Baking Beautiful Brownies

Amanda Gluckman

Emergent Literacy

 Rationale: Understanding phonemic awareness is the foundation for reading and writing words. Beginning readers should be able to identify the sounds in words which will help them when they are learning how to read. The goal for this lesson is for children to identify the letter b in written and spoken words. Activities to help teach this include a tongue tickler, and writing the letter b on primary paper.


- basketball

- poster with the words to the tongue tickler

- primary paper for each student

- pencil for each student

- Big Brown Bear's Up and Down Day by David McPhail


1. Today we are going to learn about the letter b. Does anyone know what sound the letter b makes? Buh-buh, is right! When we say the /b/ sound our lips start together and when they open a puff of air comes out. Everyone try it with me, buh-buh. Sounds great!

2. Who can tell me something that makes the /b/ sound? I know something that everyone should be familiar with. It goes up and down when a person dribbles it. That's right a basketball! Using basketball demonstrate the dribbling motion, saying the /b/ sound every time it hits the ground. Now everyone pretend like they are dribbling their own basketball, buh-buh.

3. I have a tongue tickler for you to try. Showing poster and pointing to words as you say them say "Bossy Bobby brings baby baked brownies." Everyone repeat it after me now. Now try saying it three times in a row. This time I want everyone to say it together, but say the buh-buh like a dribbling basketball when the b is at the beginning of a word and make the dribbling motion at the same time. Now let's break the /b/ sound off of each word, repeat after me. "/B/ossy /B/obby /b/rings /b/aby /b/aked /b/rownies. Great job!

4. Now everyone grab your primary paper and your pencil. We are going to practice writing the letter b. I will demonstrate on the board as I describe what I am doing. Start at the rooftop and drop all the way to the sidewalk. Now curve around like a circle up to the fence and close the circle back around to the sidewalk. Everyone try writing nine more on your own. This is the letter b that makes the /b/ sound.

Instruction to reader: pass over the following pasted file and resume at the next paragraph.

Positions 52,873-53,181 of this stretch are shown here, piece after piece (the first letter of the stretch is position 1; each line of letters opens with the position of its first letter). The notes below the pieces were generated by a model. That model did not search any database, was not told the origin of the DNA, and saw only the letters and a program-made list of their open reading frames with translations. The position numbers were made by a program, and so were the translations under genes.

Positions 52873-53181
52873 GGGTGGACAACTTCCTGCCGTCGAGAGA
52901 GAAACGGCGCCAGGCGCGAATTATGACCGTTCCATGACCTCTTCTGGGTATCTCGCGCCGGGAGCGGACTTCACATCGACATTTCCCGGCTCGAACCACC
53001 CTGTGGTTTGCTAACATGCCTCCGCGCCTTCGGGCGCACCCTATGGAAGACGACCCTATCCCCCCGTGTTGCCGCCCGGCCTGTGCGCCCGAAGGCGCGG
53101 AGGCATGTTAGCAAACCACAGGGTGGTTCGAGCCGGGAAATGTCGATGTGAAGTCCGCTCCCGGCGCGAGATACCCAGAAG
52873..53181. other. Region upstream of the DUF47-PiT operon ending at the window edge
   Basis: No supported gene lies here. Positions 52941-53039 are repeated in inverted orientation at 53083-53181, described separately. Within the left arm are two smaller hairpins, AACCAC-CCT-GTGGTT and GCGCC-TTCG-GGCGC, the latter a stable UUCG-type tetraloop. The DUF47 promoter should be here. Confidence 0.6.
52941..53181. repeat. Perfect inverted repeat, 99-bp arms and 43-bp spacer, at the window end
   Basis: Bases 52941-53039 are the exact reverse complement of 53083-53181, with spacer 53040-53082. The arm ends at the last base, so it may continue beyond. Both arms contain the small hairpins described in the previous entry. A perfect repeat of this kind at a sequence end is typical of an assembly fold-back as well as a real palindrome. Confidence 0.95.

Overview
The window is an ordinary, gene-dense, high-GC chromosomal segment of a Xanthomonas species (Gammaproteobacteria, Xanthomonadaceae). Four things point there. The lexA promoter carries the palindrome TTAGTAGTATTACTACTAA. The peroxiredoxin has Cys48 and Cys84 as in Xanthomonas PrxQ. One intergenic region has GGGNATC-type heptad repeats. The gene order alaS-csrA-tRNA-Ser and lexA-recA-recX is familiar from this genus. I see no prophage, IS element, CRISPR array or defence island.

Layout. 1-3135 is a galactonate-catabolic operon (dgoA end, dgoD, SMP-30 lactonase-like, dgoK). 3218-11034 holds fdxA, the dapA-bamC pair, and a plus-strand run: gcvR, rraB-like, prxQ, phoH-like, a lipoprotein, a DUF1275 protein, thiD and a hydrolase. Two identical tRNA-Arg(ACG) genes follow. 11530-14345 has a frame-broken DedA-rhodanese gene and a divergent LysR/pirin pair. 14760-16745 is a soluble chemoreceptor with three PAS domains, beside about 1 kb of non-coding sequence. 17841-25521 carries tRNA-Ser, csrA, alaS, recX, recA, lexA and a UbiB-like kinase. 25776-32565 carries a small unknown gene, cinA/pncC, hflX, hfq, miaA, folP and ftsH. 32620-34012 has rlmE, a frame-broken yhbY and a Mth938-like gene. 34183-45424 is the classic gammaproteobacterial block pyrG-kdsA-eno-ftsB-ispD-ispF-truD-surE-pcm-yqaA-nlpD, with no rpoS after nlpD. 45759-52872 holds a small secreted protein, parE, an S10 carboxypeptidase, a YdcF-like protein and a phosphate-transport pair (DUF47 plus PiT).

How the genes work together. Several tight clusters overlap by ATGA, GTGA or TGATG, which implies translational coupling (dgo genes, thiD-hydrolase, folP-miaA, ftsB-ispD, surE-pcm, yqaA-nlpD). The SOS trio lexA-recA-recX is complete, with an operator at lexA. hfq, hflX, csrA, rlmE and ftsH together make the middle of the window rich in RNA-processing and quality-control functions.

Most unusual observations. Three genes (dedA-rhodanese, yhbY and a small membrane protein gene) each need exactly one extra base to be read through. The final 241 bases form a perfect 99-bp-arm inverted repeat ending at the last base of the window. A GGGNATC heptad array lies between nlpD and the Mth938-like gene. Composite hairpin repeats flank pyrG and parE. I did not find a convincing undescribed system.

5. Now let's try listening for the /b/ sound in words. Watch my mouth and listen for the dribbling basketball sound when I say "bunny". "Buh-buh-bunny". Did you hear the sound?

6. When I point to you I am going to ask you if you a question. Pick out students randomly to answer the questions: Do you hear /b/ in bike or swim? Bounce or jump? Apple or banana? Bear or tiger?

7. I will read Big Brown Bear's Up and Down Day and ask the students to make the dribbling basketball movement every time they hear the /b/ sound. Can everyone show me their best dribbling basketball? Looks great, now when I'm reading and you hear the /b/ sound, I want you to dribble that basketball.

8. For the assessment I will give each child a "Where is the Sound" worksheet with a list of pictures with two words to choose from for each picture. The students must choose which word the picture is of and then write the word on the line next to it. For example, a picture of a bed has the option for bat or cab. The student must circle the word bat for the picture and then write the word bat on the line.



Shankles, Amanda.

Big Brown Bear's Up and Down Day by David McPhail

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